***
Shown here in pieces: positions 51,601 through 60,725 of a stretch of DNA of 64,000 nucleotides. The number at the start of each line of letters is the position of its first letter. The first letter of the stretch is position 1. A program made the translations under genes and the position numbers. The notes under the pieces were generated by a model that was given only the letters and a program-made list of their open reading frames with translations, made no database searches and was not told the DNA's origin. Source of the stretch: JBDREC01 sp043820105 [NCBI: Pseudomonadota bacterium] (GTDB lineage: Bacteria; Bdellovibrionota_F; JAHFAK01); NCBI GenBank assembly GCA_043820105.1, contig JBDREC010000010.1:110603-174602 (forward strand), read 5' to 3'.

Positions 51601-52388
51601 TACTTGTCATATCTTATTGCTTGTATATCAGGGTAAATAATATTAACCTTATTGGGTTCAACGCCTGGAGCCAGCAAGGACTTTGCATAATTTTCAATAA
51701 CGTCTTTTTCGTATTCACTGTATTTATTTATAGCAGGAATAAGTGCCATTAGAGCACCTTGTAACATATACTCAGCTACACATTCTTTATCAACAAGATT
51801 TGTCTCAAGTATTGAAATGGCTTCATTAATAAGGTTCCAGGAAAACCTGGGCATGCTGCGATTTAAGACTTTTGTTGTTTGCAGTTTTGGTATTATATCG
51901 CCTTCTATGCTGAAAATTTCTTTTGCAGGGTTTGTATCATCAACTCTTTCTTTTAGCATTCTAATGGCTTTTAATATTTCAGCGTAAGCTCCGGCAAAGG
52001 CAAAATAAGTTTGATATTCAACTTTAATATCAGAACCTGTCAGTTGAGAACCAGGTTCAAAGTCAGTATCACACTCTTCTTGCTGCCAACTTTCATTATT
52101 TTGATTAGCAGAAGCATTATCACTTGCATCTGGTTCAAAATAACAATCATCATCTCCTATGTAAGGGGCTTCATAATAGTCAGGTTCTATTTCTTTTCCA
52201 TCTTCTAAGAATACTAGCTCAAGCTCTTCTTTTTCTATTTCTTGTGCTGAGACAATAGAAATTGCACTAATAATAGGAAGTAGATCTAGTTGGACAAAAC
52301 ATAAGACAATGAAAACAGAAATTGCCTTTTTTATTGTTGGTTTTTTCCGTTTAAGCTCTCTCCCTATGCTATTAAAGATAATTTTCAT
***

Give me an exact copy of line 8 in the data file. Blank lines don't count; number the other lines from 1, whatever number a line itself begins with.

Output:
52101 TTGATTAGCAGAAGCATTATCACTTGCATCTGGTTCAAAATAACAATCATCATCTCCTATGTAAGGGGCTTCATAATAGTCAGGTTCTATTTCTTTTCCA